Past the Popcorn provides South King Media with exclusive reviews of Theatrical and Home Video entertainment. We aim to dig just a little deeper than the surface of what we watch.
I well remember the Sunday afternoon when I saw Fiddler on the Roof as a nine-year-old. It was the rare—maybe the only?—occasion on which my family saw a movie with my grandparents. A true “general audiences” experience.
The film made quite an impression on me. A few years later, after I bought my first record player, the Oscar-winning soundtrack was one of my first LPs. I’ve still got it, nearly forty years later, and only recently converted it to MP3. So I’ve always been pretty down with Fiddler.
The story is fairly simple: the times, they are a-changin,’ Russian style, close to the end of the Tsarist period. Rural Anatevka is home to a significant Jewish population that coexists, very uneasily and unequally, with the local goyim. Life has always been hard, and Jewish traditions have helped keep the community together—and separate. But The Enlightenment has forced its way into just about every nook and cranny in the world, and Tevye the milkman finds that the world no longer values traditional mores and leadership. The story’s conflict plays out as Tevye’s daughters reject traditional matchmaking, and as an uneasy cultural truce falls victim to yet another cycle of racially-motivated and fear-based purges.
When the intermission comes, you won’t have felt at all like you’re nearly two hours into the film. By contrast, the final hour of the film feels like it goes on just a bit too long. Maybe Tevye should have had four daughters, and not five?
The film really has two stars.
The first of these is Chaim Topol, a native Palestinian Israeli thespian who originated the role of Tevye in London’s West End. A winner of both a Golden Globe and an Oscar for the film performance, Topol was apparently on active duty with the Israeli army when he attended the Oscars award ceremony in 1972. We would do well to remember what happened at the Munich Olympics later that year. That Topol was himself intensely Jewish was in no small measure part of the formula for his success as Teyve.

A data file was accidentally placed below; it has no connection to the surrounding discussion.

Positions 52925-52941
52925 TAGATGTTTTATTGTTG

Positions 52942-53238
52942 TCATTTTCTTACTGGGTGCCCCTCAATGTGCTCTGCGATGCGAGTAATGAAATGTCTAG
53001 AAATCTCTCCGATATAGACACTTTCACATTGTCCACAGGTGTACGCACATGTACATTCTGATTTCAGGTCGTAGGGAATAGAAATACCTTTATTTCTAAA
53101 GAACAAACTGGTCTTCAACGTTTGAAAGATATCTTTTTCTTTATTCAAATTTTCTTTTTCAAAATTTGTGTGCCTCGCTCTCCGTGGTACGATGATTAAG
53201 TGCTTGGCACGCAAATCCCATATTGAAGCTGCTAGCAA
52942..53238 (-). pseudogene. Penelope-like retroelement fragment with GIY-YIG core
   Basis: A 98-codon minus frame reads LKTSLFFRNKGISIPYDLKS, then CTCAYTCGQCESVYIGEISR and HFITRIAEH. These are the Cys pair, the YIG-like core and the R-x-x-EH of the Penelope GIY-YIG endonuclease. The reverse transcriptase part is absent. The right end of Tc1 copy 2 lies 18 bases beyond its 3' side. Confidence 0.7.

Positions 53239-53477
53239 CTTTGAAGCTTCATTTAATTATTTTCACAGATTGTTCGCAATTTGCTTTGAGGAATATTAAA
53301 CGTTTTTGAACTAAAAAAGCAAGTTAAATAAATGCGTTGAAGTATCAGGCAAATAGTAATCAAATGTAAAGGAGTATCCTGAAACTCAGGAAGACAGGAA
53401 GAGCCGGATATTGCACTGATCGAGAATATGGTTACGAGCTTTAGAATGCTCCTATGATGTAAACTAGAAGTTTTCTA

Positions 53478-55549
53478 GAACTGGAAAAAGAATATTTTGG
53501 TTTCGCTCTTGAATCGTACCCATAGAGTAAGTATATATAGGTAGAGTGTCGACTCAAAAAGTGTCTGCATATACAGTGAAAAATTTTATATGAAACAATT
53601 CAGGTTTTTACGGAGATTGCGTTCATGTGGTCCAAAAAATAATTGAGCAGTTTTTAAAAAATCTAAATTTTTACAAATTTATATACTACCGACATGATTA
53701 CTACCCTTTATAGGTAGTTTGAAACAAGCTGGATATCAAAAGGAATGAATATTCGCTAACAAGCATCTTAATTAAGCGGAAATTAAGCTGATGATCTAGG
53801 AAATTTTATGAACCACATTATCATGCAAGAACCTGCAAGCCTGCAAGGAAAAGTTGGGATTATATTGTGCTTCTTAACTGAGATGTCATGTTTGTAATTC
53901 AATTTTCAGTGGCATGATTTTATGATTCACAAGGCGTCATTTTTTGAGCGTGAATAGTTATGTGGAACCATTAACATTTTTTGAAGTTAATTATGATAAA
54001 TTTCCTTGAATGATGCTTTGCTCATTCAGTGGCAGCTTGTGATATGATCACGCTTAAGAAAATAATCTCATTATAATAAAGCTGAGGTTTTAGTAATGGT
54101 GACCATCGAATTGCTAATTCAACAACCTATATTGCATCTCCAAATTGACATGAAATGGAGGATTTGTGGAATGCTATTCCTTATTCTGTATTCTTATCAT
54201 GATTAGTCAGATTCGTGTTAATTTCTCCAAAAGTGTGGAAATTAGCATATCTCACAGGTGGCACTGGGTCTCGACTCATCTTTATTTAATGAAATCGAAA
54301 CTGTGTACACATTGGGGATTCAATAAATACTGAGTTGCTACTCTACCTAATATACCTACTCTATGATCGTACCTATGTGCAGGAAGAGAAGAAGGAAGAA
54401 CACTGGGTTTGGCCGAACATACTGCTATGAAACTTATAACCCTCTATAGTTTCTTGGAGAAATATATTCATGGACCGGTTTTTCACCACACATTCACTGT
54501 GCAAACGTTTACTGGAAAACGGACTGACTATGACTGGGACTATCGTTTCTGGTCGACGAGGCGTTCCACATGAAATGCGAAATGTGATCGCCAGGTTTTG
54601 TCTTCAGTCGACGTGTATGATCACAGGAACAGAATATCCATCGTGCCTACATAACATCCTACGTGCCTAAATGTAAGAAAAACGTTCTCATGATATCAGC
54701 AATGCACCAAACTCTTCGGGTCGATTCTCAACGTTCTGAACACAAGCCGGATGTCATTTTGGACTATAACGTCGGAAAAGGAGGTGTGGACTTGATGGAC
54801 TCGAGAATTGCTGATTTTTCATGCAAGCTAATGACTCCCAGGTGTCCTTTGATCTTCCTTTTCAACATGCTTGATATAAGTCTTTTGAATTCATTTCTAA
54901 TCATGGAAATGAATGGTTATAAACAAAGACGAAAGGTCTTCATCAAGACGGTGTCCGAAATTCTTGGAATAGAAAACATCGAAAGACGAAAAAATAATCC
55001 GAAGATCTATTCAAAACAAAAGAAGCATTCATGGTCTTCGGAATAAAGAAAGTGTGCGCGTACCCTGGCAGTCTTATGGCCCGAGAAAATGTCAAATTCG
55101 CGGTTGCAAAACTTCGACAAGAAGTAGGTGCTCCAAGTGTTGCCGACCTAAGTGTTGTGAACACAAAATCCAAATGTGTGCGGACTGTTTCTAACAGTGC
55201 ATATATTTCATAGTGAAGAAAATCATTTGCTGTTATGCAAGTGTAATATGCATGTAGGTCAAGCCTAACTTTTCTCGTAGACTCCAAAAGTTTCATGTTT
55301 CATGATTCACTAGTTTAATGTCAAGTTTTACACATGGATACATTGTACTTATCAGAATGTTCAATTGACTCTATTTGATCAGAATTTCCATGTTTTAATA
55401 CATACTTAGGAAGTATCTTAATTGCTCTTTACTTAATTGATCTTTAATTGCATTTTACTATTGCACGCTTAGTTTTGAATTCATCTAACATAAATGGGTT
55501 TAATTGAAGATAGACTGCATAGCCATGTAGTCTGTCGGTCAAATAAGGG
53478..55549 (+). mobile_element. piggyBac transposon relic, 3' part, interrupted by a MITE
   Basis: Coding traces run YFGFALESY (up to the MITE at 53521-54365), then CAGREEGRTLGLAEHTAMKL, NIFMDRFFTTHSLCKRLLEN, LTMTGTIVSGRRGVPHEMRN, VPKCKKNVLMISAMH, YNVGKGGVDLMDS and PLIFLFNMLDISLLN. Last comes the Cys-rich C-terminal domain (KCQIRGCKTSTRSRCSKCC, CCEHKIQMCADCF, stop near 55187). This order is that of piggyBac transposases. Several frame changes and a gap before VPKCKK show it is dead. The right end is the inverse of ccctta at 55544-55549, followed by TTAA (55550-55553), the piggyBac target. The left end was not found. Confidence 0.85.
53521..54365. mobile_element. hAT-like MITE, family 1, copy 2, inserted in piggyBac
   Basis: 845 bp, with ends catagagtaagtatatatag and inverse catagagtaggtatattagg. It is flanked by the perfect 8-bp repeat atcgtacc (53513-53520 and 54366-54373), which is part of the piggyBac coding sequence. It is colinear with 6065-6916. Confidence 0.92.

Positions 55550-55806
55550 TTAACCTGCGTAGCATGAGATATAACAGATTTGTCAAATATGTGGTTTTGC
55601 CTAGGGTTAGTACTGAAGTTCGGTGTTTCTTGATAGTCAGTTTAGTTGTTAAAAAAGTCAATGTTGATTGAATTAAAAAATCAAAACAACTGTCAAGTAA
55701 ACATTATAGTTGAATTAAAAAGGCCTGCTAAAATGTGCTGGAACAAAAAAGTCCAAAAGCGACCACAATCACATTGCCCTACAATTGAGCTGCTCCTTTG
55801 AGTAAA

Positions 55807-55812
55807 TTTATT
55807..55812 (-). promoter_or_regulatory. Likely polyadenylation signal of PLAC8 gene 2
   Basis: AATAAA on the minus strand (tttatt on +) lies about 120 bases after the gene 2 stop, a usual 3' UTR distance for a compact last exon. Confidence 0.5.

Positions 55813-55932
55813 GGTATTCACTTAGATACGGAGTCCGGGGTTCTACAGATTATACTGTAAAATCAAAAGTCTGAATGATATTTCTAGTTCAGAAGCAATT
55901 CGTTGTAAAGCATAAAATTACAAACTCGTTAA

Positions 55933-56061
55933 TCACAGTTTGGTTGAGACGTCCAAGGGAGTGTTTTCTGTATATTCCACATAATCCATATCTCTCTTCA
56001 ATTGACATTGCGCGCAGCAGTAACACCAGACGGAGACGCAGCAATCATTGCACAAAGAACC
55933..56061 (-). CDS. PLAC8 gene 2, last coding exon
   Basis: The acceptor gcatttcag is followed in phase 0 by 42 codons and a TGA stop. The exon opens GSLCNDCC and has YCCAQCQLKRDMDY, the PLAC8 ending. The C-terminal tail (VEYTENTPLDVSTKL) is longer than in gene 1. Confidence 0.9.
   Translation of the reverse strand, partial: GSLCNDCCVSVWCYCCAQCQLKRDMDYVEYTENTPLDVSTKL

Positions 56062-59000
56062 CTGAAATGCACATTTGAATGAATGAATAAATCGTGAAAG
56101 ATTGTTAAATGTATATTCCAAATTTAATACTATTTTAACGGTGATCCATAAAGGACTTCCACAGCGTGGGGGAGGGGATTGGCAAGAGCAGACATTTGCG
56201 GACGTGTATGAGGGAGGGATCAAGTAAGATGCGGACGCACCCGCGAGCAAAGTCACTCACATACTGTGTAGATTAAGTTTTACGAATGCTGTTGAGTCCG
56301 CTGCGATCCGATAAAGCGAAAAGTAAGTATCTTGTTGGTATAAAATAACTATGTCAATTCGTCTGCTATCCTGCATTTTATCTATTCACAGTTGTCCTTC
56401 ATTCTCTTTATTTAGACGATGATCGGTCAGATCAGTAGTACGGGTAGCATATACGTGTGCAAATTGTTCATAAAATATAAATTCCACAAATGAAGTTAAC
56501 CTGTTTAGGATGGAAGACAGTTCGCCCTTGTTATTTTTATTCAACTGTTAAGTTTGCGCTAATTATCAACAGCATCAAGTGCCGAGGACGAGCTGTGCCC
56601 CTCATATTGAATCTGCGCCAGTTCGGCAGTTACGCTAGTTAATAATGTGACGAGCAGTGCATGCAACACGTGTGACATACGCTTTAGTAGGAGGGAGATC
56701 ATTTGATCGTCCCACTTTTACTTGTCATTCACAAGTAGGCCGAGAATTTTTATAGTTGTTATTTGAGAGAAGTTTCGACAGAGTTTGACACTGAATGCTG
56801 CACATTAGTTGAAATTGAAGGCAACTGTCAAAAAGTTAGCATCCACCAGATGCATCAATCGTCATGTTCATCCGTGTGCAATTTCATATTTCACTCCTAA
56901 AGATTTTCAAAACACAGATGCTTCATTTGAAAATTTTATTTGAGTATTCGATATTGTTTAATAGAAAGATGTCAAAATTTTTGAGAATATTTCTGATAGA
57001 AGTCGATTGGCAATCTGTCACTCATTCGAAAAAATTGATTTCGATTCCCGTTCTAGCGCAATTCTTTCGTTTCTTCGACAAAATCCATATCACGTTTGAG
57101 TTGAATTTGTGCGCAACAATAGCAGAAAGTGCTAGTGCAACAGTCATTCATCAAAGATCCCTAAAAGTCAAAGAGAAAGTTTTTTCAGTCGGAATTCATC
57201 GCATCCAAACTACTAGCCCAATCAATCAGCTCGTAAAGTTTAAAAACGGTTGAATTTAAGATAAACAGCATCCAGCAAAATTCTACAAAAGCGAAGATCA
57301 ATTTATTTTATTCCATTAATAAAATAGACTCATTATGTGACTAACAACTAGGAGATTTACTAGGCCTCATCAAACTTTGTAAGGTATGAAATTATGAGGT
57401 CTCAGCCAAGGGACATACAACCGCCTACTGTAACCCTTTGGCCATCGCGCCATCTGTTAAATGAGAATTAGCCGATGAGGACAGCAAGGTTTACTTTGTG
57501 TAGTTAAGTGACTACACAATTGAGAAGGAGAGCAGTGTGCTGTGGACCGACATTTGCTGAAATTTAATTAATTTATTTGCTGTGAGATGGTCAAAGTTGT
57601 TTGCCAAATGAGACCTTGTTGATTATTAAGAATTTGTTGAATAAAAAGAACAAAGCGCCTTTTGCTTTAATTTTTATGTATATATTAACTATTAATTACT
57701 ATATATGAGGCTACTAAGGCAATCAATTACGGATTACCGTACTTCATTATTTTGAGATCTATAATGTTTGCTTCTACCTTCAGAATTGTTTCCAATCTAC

What’s beautiful about Topol’s characterization, though, is not his Jewishness—it’s his earthy humanity, and his close, conversational relationship with God. Whether he’s breaking out in his trademark song, “If I Were A Rich Man,” and bellowing about “some vast eternal plan,” or musing “on the other hand…” while he debates his daughters’ matches, there’s no mistaking that Tevye does not live a fragmented life in which religion is boxed neatly away until it’s needed. He lives with God, he breathes with God, and he will die with God. This is a stirringly intense portrayal of faith lived out.
The second of the film’s stars is its music. Originally written by Jerry Bock and Sheldon Harnick, the songs were further enhanced by the soon-to-be-legendary John Williams’ film scoring and provide what are among the most memorable filmed musical numbers ever: “Tradition,” “If I Were A Rich Man,” “Sabbath Prayer,” “To Life,” “Tevye’s Dream,” “Sunrise, Sunset,” and “The Bottle Dance” are all remarkable in their own right—but to populate the first two hours of film with all of those plus another handful of solid songs thrown in… well, that’s just what makes the final hour of the film drag.
The film also sags in the final going because of the production design. As Tevye’s world falls apart, the color gets literally sucked out of it—and out of the film. It’s heartbreaking as his three oldest girls leave home—the latter two under less-than-happy circumstances—and we really feel the weight of the Jewish plight when they’re all told that they have three days to sell their homes and be gone. The sadness is palpable, and it’s memorable.
But that final downbeat drabness also doesn’t play so well, cinematically.
Still, the adrenaline and endorphins from the pre-intermission footage are enough to fuel us to the conclusion of Teyve’s tale. And what a pleasure it is to see a film that treats a culture and a religion with such respect. I felt the same way about the depiction of Islam when I saw the Fench/Tunisian film Days of Glory.
Much can be learned from Fiddler on the Roof—and much can be enjoyed.
Fiddler on the Roof is rated G. I’m all for it, even though there’s some dream-sequence scariness and violent intent that would likely warrant a PG today. Kids are a little tougher than we think, in all likelihood, though they don’t need to be exposed to anything gratuitously. Director Norman Jewison had good instincts here about how far was far enough for a family audience.